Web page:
FREDERICTON (GNB) – The Department of Education and Early Childhood Development has released an implementation plan and accountability framework for a steering committee’s long-term recommendations to improve the anglophone education sector.

“The implementation plan and accountability framework provide a clear pathway on how we will achieve the long-term recommendations our government accepted in November,” said Education and Early Childhood Development Minister Bill Hogan. “We look forward to the continued support of the New Brunswick Teachers’ Association, educators, families and other education stakeholders as we tackle head-on the root causes of some very challenging, long-standing issues.”

In collaboration with school districts, parent school support committees, educational partners, and the teachers’ association, department staff have assessed the scope of work and resources required to develop a plan and timeline for implementing each recommendation. Project teams associated with each recommendation will soon begin their work, which involves consulting with stakeholders involved in the education system.

“The actions we will be taking to implement the long-term recommendations are clear, practical and manageable,” said Hogan. “I am extremely proud of the work undertaken to date in developing this road map to guide us forward in building a better education system.”

The department has established a panel of educational leaders who will offer their guidance, research and insights during the project’s development and implementation. Biographies of the panel members – Andy Hargreaves, Imelda Perley, Michael Fullan and Beth Keyes – are available online.

As part of the accountability framework, progress on the recommendations will be shared online regularly.

Formed in April 2023, the executive steering committee is composed of people representing educators, students, district education councils and First Nations. The committee is co-chaired by the executive director of the New Brunswick Teachers’ Association and the assistant deputy minister of the anglophone sector. The committee established two working groups: one focused on improving the English prime program and one focused on improving French-language learning.

“We are grateful and honoured that these panellists have chosen to lend their expertise to our ongoing collective efforts,” said Ardith Shirley, the committee co-chair and the association’s executive director. “The New Brunswick Teachers’ Association hopes that the government will remain focused on actioning the recommendations and that necessary resources will be targeted over the long term to support the important work of the project teams. The association is looking forward to supporting the work of the project teams and hopes all New Brunswickers will join us in supporting and monitoring the progress of these important recommendations.”

From May to September 2023, these working groups engaged with education partners through virtual and in-person sessions and submitted recommendations to the committee. Feedback was also received from more than 3,000 New Brunswickers through an online survey.

Since July 2023, the government has been implementing eight actions in response to the committee’s report on near-term recommendations; Hogan said this work has had an immediate positive impact in the province’s schools. In November, the government accepted the committee’s long-term recommendations to create environments where students thrive and focus on learning; to engage communities; and to ensure the right expertise is in each classroom. The long-term recommendations were:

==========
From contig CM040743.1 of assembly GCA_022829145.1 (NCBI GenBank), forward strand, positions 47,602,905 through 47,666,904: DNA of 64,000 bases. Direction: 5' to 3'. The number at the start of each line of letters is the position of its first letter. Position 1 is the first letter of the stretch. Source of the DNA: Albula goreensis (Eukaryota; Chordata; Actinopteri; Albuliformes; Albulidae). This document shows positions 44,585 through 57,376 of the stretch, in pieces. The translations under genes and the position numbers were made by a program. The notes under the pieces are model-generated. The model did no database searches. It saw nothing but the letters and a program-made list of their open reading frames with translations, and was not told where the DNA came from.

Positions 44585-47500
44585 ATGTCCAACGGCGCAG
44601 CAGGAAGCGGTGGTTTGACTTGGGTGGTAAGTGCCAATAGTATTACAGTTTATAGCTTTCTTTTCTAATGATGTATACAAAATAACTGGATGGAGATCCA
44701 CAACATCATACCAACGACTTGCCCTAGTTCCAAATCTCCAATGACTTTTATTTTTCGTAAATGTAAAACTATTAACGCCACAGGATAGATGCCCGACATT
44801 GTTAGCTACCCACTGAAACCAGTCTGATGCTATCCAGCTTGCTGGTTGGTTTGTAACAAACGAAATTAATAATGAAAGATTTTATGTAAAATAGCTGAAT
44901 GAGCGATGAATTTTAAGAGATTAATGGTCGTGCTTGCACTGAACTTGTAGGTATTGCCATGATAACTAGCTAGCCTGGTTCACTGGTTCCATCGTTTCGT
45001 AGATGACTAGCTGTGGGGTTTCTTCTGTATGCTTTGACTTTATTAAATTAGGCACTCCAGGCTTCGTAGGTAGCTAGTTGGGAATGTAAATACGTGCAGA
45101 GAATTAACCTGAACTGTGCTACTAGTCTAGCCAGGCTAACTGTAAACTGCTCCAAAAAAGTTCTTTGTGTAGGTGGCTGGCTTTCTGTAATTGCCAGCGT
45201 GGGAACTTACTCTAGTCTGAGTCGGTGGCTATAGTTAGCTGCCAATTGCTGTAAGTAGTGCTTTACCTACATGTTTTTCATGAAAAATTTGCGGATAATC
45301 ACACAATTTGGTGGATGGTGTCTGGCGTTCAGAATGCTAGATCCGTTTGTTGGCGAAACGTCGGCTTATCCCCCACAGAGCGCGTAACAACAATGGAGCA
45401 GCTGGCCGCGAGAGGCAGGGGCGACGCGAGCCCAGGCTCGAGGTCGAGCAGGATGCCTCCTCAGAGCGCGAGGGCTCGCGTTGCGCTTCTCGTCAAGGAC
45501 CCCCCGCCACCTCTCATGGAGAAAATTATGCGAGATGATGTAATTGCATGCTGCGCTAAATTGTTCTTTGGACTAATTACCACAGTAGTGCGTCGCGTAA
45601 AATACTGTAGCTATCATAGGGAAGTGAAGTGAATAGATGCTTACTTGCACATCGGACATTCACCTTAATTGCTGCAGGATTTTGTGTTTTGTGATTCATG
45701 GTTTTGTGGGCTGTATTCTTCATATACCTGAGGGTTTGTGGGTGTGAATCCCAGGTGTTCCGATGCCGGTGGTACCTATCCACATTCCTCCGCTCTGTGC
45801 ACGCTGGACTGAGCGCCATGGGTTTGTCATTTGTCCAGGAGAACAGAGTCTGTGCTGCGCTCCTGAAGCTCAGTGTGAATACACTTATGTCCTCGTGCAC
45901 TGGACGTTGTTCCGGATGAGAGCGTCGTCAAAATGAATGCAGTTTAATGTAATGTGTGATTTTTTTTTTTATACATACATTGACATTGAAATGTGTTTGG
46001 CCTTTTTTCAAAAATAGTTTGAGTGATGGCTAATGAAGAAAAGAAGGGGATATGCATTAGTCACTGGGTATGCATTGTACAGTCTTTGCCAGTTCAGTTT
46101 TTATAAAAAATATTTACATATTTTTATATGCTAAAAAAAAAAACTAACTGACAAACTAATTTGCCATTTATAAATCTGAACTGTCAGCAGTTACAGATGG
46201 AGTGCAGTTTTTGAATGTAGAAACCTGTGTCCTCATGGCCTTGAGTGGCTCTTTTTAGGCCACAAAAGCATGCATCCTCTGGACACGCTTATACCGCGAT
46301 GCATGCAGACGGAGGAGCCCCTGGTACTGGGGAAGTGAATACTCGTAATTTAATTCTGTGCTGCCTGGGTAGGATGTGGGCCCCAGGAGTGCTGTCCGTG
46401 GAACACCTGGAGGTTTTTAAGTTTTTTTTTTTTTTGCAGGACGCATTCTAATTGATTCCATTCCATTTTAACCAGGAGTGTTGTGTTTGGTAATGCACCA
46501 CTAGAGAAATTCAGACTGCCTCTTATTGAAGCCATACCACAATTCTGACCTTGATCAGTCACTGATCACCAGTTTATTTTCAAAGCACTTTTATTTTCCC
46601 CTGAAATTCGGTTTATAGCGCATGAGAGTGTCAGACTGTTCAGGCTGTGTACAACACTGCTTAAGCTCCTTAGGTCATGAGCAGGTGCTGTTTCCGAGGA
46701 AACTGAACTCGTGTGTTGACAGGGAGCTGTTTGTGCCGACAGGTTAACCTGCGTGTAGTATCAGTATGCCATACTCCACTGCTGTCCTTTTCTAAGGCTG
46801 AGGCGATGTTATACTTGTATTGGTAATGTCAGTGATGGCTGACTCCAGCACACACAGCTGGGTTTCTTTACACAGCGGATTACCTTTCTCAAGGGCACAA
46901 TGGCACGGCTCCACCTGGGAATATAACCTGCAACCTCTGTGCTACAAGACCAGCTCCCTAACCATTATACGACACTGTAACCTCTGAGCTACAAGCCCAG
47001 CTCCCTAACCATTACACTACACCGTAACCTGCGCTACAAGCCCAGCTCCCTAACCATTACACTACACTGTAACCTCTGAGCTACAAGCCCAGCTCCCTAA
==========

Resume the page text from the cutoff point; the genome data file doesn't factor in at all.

• Move to address the emerging critical concern of chronic absenteeism and reinforce a culture of learning by working with school districts and stakeholders to draft a provincial action plan on school attendance.
  • Develop a new classroom composition model and a reasonable timeline to implement an improved inclusive and equitable system.
  • Leverage technology to enhance learning and personalization.
  • Place a focus on middle school learners aged 11-14 by working to identify actions and programs to improve academic engagement, achievement and well-being.
  • Establish a clear plan (benchmarks/goals) for strengthening French-language learning in New Brunswick’s anglophone kindergarten-to-Grade 12 system, including expanding course options and opportunities for high school students, and exploring options for students to enter French immersion with greater flexibility based on readiness.
  • Encourage movement and getting outside, including embedding 30 minutes of physical education for kindergarten-to-Grade 8 students daily in addition to outdoor education opportunities.
  • Have the recently announced Centre of Excellence for Language Learning develop a communication and support plan to help families and communities assist children in their success in French immersion.
  • Improve retention and recruitment of qualified teachers and specialized health-service professionals in education.
  • Support educational assistants in receiving dedicated training, professional learning and opportunities to further collaborate with teachers.
  • Ensure teachers who work with early readers have specific training designed to maximize the development and outcomes of these students.
  • Develop and implement equitable access to professional learning for educators in resources, strategies and interventions to best support each learner in English prime and French-language classrooms.
  • Create, with partners where appropriate, a detailed scope and implementation plan as well as an accountability framework for each of the recommendations no later than March 31, 2024.

“Our recent investments in the 2024-25 budget demonstrate our government’s commitment to these recommendations,” said Hogan.